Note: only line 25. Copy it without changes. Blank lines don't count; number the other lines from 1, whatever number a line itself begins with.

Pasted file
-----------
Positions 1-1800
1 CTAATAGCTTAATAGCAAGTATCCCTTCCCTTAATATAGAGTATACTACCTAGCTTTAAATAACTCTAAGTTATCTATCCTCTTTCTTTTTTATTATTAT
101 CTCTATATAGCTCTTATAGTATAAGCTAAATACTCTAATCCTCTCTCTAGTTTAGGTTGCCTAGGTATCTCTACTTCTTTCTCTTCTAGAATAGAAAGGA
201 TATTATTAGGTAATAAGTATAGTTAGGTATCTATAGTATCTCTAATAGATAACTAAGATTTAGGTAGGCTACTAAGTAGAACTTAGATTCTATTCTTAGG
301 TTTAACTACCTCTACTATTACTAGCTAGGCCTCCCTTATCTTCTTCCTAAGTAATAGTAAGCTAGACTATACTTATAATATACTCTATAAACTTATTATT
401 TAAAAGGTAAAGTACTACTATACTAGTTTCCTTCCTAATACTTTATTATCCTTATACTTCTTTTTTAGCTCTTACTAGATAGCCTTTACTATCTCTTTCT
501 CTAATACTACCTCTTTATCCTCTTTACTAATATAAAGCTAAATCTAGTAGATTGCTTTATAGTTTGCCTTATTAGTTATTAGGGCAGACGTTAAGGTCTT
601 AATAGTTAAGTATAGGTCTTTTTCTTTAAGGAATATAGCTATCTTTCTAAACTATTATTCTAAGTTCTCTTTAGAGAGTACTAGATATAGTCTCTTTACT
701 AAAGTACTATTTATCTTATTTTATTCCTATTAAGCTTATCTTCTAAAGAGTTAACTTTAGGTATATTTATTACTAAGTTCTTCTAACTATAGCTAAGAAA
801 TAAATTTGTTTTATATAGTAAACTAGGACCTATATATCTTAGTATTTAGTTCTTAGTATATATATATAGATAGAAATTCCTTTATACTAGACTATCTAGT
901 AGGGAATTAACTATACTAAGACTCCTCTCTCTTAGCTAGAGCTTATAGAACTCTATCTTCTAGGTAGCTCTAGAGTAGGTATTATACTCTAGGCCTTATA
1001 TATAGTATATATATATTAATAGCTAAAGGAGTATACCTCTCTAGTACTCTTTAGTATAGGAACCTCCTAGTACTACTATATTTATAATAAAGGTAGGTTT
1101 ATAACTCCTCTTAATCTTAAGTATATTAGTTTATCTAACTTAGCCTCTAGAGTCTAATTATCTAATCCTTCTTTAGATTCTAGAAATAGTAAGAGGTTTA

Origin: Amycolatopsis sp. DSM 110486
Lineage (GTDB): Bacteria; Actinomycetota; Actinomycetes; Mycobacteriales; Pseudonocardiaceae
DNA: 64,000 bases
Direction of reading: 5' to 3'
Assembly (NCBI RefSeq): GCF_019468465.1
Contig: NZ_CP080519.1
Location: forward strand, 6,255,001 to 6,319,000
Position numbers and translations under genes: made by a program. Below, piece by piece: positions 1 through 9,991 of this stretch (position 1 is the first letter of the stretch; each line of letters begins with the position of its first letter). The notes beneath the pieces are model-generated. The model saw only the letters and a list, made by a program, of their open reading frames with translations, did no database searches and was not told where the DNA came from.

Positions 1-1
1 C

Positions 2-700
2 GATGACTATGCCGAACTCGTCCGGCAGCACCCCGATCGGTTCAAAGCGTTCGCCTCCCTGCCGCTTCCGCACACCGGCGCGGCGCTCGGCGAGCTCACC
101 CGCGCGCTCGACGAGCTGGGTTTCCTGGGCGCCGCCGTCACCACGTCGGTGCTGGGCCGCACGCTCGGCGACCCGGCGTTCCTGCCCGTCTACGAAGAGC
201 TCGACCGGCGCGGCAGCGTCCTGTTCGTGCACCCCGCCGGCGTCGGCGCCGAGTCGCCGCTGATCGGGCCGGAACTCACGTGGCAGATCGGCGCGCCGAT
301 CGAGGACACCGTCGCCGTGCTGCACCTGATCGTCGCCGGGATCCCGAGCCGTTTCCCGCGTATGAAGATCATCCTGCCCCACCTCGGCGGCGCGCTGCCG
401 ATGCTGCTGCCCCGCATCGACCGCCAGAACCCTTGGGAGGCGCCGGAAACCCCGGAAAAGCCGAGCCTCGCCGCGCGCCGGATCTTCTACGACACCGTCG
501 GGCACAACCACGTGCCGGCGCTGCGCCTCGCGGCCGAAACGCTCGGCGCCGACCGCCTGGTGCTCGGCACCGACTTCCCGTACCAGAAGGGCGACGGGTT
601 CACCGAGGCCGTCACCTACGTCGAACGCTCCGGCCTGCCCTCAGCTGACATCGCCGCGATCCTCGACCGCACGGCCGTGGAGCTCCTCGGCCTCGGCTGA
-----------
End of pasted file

2 GATGACTATGCCGAACTCGTCCGGCAGCACCCCGATCGGTTCAAAGCGTTCGCCTCCCTGCCGCTTCCGCACACCGGCGCGGCGCTCGGCGAGCTCACC